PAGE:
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Old 06-22-2013, 04:15 PM   #1
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Post we need to select a new tow vehicle

WE bought a 2013 FB 22 sport. We had a Ford expedition with towing package, purchased an Equalizer hitch. Towing was great until vehicle died. Too expensive and too old to fix. We will be upgrading our AS in 2 years to 25-27 ft. Not sure.
We are looking at Ford 250 diesel power stroke which seems to have the tow capabilities we want. I see other members talking about making sure your tow vehicle does not abuse the AS. How does that happen and what is the Airsafe that others are referring to.

Can I leave my equalizer hit on the AS and adjust to the new tow vehicle? Thanks for any advice.
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Old 06-22-2013, 06:21 PM   #2
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Your question will no doubt stir up all manor of debate.

You asked about a 3/4 ton truck and the Airsafe hitch. I would like to comment on that.

We converted to Airstreams from a large SOB fifth wheel for several reasons. Thus, I owned a 2500 Duramax when we acquired our first Airstream, an early 80's 31' International. This combination towed very well.

I like the 3/4 truck not only because of it's towing capability, but it's payload as well.

Dry camping for a week at a Nascar race, 10 days at Burning Man or two weeks in the back county of Colorado hunting elk. I can load 100 gallons of water, whatever provisions and gear I choose and know I can tow my trailer safely and comfortably.

A 1/2 ton, sedan or mini van do not offer those options.


We decided to upgrade our trailer and chose a 27FB. We noticed items being bounced around in the rear of the trailer after a trip down a rough road.

I ran into a fellow who had to repair his trailer after the front wall had separated from the frame, mostly due to the rough ride of his 1 ton Econoline utility van. He is a full-timer, and traveled with all his possessions in the box of the van. He recommended the Airsafe hitch, as it had solved his issues after the repair.

In order to offer the payload, a 3/4 or one ton truck has a stiffer rear suspension. These stiffer springs make the ride a bit harder and some of the shock of a rough bridge or bump in the road can be transferred to the front of the trailer.

With this hitch, an airbag dampens the shock of the truck suspension from the trailer.It certainly made a difference for us. Items are where we left them at the end of the day.


A long rambling post, but we like our big truck and it's capabilities. I am sure the trailer likes the Airsafe.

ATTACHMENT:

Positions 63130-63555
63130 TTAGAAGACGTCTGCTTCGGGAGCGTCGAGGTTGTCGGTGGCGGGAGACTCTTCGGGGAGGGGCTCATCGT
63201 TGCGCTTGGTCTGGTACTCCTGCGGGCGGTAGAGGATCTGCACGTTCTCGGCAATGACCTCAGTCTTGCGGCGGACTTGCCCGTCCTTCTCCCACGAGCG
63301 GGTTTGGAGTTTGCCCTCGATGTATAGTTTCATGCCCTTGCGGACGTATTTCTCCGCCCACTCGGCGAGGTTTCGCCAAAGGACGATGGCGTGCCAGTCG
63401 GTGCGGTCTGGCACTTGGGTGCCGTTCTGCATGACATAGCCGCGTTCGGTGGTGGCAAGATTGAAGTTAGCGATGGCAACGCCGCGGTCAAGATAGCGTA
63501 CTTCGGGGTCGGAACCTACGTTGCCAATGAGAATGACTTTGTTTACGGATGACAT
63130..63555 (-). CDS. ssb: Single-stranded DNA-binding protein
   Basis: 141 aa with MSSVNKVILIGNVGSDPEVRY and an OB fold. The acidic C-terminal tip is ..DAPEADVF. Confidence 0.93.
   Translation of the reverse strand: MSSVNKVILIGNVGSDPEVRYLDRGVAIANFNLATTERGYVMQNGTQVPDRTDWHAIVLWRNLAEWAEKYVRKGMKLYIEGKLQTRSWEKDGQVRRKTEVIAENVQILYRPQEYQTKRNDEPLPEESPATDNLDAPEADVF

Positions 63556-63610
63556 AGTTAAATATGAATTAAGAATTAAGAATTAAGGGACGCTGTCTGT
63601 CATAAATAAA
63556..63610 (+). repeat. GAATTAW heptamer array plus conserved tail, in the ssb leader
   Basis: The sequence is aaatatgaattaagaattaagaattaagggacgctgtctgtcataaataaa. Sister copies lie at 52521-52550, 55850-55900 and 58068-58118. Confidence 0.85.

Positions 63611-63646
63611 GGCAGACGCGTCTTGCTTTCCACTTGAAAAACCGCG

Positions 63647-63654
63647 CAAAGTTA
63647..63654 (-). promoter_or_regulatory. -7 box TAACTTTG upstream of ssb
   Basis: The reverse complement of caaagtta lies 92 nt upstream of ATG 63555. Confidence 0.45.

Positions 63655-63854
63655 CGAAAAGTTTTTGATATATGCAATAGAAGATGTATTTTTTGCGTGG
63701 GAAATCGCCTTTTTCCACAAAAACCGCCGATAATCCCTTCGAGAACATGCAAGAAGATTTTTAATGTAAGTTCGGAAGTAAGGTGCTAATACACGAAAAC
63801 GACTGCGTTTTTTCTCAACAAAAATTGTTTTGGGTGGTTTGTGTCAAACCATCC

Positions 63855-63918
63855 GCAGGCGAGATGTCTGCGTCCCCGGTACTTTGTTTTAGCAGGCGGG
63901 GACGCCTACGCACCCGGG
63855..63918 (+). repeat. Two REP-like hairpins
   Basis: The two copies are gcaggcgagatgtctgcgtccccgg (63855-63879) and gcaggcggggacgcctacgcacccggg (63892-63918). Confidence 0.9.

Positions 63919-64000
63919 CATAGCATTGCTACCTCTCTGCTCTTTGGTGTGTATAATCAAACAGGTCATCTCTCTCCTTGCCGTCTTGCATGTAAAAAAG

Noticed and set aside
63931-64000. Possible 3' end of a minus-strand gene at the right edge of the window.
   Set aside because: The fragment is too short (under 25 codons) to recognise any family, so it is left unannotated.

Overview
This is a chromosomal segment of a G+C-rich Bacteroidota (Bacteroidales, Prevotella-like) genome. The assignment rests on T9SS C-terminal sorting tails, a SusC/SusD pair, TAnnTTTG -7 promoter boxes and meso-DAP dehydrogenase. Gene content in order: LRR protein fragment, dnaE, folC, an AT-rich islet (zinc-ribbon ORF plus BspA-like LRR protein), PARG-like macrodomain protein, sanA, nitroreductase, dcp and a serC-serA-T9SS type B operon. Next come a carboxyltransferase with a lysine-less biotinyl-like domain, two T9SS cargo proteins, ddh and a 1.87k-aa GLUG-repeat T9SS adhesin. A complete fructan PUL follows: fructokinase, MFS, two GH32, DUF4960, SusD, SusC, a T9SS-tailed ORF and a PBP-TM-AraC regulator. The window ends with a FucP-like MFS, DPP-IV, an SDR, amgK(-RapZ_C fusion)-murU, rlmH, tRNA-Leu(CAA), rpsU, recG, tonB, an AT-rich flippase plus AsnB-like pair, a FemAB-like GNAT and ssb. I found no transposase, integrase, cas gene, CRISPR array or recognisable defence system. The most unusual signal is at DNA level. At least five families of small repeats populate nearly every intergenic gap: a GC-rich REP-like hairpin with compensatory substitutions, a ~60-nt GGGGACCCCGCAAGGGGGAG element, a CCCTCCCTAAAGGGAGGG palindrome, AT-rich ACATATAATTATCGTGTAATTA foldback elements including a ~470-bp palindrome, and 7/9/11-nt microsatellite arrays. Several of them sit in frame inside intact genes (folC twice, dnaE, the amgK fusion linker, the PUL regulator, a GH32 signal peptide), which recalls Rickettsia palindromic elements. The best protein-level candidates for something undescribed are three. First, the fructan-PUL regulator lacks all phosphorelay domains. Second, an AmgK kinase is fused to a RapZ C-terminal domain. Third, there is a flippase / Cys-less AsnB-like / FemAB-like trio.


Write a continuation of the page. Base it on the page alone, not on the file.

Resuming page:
If an upgrade to a larger trailer is in the plan, a 3/4 ton would make a nice rig. It allows one to take items along that enhance the trip with little concern for payload or loading.

An Airsafe is a good investment toward an easy long life for your new trailer.

Regards,

JD
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Old 06-22-2013, 06:55 PM   #3
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The very large brakes of the 250/2500 trucks are also a very strong positive for that size truck vs lighter trucks, suv's & minivans.
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Old 06-22-2013, 07:32 PM   #4
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We own a Garden Center and do lots of landscaping, so lots of towing is involved. For the last 12 years we have owned F350's (single axle) diesel trucks. First the 7.2's and now the 6.7. We can go anywhere, up or down any hill or mountain fully loaded with ease. Never had a problem with damage to our 31 ft Sov.
That said, when towing our Airstream 60-65 mph. Slow and easy travel, watching the road gets you there.
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Old 06-22-2013, 08:09 PM   #5
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The very large brakes of the 250/2500 trucks are also a very strong positive for that size truck vs lighter trucks, suv's & minivans.
Assuming your trailer brakes are in good condition, any TV should experience a shortened stopping distance with the trailer in tow. The trailer brakes the TV.

Also, most modern minivans are designed for eight passengers plus luggage. Our Odyssey has a max payload of close to 1400lbs. They come with ample brake power, so even in the event of a catastrophic failure of the trailer's brakes, they'll have the reserves needed to bring both vehicles to a stop.

For me, the disadvantages of a truck outweigh the advantages.
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Old 06-22-2013, 08:23 PM   #6
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Also, most modern minivans are designed for eight passengers plus luggage. Our Odyssey has a max payload of close to 1400lbs. They come with ample brake power, so even in the event of a catastrophic failure of the trailer's brakes, they'll have the reserves needed to bring both vehicles to a stop.
The later model mini-vans have even more payload capacity. The 2013 Toyota Sienna has a payload of over 1700lbs depending on the trim level. This is higher than most full size SUVs and on par with many 1/2 ton trucks.

To the OP - make sure you add up all your payload needs and compare against the F250 specs. My math shows that the payload of the F250 with the diesel engine still needs some restraint over what can get thrown in the bed while towing the larger Airstreams. The diesel engine is heavy and eats into the payload capacity of the truck.
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Old 06-22-2013, 08:55 PM   #7
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I walked by a new Dodge Grand Caravan the other day. The disc brake rotors on the front and rear were huge.
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Old 06-22-2013, 09:42 PM   #8
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The catch is that when the trailer brake controller fails or the trailer brakes do not operate properly, what is the minivan driver going to do with six or seven thousand pounds pushing the small vehicle? There is sadly an obvious answer that will not be too pretty.